Quinn Smith’s CFL draft stock is on the rise.
The Concordia Stingers defensive lineman was ranked fourth among the CFL scouting bureau’s top-15 prospects for next month’s draft. Heady stuff, considering Smith wasn’t rated on either the fall or winter lists.
But the six-foot-two, 305-pound Toronto native raised eyebrows at last month’s CFL combine, excelling on both sides of the ball. And that versatility will enhance his chances of being taken early in the May 13 draft, with the expansion Ottawa RedBlacks holding the first pick overall.
“Obviously I felt I should’ve been on the first two but I’m very happy that my hard work paid off to be quite high on the new list,” Smith said during a CFL conference call Tuesday. “I want to be a professional football player.
“It doesn’t matter what city, what team. I’m going to be happy wherever I go.”
Laurent Duvernay-Tardif, McGill’s highly rated offensive lineman, once again topped the rankings. But the six-foot-five, 315-pound medical student is projected as a mid-round NFL draft pick. Where Duvernay-Tardif is taken by an NFL club will dramatically impact when he’s selected in the CFL draft.
David Foucault, Montreal’s towering six-foot-eight, 320-pound offensive tackle, moved up a spot into No. 2, with Laval offensive lineman Pierre Lavertu dropping to No. 3. St. Francis receiver Devon Bailey also dropped one position behind Smith into No. 5.
Manitoba defensive tackle Evan Gill remained at No. 6, ahead of Western defensive end Dylan Ainsworth, who skyrocketed from No. 15. Manitoba running back Anthony Coombs moved up a spot to No. 8, ahead of Simon Fraser offensive lineman Matthias Goossen (who dropped from No. 5) and Queen’s defensive back Andrew Lue (from No. 8).
Rounding out the top-15 were Laval defensive back Adam Thibault, Simon Fraser linebacker Casey Chin, defensive lineman David Menard and defensive back Antoine Pruneau — both from the University of Montreal — and Western linebacker Beau Landry.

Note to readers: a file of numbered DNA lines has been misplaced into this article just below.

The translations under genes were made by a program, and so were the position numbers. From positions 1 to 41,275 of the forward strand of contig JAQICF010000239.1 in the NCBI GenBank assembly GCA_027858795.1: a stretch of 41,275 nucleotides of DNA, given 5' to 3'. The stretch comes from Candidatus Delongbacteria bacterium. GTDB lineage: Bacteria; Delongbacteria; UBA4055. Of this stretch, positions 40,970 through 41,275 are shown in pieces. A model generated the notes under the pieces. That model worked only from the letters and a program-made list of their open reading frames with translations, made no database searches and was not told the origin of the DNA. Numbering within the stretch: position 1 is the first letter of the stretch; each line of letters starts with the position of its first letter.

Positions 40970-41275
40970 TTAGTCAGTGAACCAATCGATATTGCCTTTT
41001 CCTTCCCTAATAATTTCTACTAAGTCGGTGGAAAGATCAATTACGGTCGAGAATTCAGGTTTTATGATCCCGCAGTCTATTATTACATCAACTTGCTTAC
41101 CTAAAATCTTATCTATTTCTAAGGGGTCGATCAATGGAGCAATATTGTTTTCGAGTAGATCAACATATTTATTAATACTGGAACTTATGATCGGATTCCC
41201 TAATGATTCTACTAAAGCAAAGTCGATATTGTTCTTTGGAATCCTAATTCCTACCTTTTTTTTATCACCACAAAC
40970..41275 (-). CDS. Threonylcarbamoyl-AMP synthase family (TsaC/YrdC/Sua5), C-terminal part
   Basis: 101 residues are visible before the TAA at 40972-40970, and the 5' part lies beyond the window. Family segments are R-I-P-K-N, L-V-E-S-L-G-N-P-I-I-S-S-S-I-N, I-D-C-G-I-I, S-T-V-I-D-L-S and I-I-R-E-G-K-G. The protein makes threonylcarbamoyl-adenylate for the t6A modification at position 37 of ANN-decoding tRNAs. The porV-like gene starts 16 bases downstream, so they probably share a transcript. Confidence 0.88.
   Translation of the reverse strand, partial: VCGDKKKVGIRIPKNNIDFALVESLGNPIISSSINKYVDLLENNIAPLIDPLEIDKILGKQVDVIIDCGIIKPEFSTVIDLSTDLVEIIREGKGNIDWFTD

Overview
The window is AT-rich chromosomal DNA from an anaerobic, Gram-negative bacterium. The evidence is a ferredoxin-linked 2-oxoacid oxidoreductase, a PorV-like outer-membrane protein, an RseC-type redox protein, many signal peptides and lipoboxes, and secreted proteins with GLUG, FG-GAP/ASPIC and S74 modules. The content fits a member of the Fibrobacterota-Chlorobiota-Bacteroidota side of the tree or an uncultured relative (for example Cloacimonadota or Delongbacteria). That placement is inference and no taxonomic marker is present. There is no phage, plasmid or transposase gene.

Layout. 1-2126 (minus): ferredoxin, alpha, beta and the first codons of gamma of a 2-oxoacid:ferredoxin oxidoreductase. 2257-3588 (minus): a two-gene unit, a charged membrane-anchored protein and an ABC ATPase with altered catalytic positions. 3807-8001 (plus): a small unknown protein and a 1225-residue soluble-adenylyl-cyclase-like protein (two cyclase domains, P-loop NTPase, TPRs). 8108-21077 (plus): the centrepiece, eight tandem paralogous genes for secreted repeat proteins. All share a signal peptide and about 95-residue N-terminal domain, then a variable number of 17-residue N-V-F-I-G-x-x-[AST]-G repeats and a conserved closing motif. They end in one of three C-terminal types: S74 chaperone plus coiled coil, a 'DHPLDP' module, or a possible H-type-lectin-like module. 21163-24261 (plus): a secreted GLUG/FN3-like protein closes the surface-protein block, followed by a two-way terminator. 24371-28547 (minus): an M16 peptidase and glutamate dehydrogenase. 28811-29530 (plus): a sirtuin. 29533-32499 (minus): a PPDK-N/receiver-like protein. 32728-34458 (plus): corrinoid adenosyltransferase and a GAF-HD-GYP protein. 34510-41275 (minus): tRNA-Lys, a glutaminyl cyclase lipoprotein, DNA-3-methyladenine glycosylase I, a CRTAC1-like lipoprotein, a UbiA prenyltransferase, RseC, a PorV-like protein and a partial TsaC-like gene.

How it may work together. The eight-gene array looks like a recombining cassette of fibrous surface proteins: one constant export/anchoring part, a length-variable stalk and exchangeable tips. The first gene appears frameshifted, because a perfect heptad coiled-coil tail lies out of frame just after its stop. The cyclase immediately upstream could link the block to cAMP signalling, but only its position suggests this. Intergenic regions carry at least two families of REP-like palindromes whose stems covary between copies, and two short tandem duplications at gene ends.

Ainsworth was another player who excelled at the CFL combine, especially in the 1-on-1 drills when he steamrolled over Foucault. The six-foot-three, 225-pound native of Delta, B.C., credited teammate Landry with helping him prepare for the weekend-long audition before league officials.
“Just seeing my name there in the first couple of rankings was an honour for me; it was just up to me to prove myself at the combine,” Ainsworth said. “As a result of training hard with [Landry] I feel like I did as well as I really could’ve hoped.
“To see me shoot up to the No. 7 spot is huge but the real ranking is May 13 and that’s what I’m most excited about, just to see what happens and how it all plays out.”
With Duvernay-Tardif expected to head to the NFL, Foucault is being mentioned as the most CFL-ready prospect among the eligible offensive linemen. But he, too, is attracting American interest, having recently interviewed with NFL clubs at the league’s Super Regional Combine earlier this month in Detroit despite suffering a foot injury while running his 40-yard dash.
“Just three of the 33 guys on the offensive line got an interview with NFL teams and I got some good feedback,” Foucault said. “Right now, I don’t know what [is happening], there’s a little stress because I don’t control this part.”
Foucault, a converted defensive lineman from LaSalle, Que., would welcome playing in the CFL, but admitted his focus right now is on the NFL because its draft is first on the calendar. The NFL draft will go May 8-10 and those players not selected could still be signed as priority free agents before CFL officials begin stockpiling their rosters with top prospects.
“I just want to be a football player,” Foucault said. “It’s a good thing to play in the NFL or CFL, but I want to take my chances to go to the NFL because I want to try.”
The CFL draft remains first and foremost on Smith’s radar. He’d prefer to play professionally as a defensive lineman but wouldn’t refuse the opportunity to line up along the offensive line, either.
“I’ve played both but playing defensive tackle has got me a free education at university, it’s got me to the CFL combine and I had a really great showing,” he said. “If a team drafted me and wanted me to play the O-line I would have no problem with that.”
“I love playing football on the offensive or defensive side, but defensive tackle is my natural position.”
Ainsworth, too, might find himself lining up in a different position in the CFL, either as a rush end or linebacker. While he’d prefer to remain on the defensive line, Ainsworth is also keeping an open mind about where he could be lining up as a pro.
“Defensive line is more my natural position, it’s sort of what I have more of a passion for,” he said. “But any team that comes knocking whatever they want me to play is what I”ll be playing.
“It’s not an issue of what I want, it’s an issue of where I can fit and best contribute.”
But Ainsworth definitely has a preference regarding when he’d like to hear his name called May 13.
“I’m hoping first round,” he said. “Just to go in the first round would be awesome but realistically any team that picks you you’re going to be happy to go there.
“It’s just going to be a nice weight lifted knowing where you need to go. Then the real work starts there.”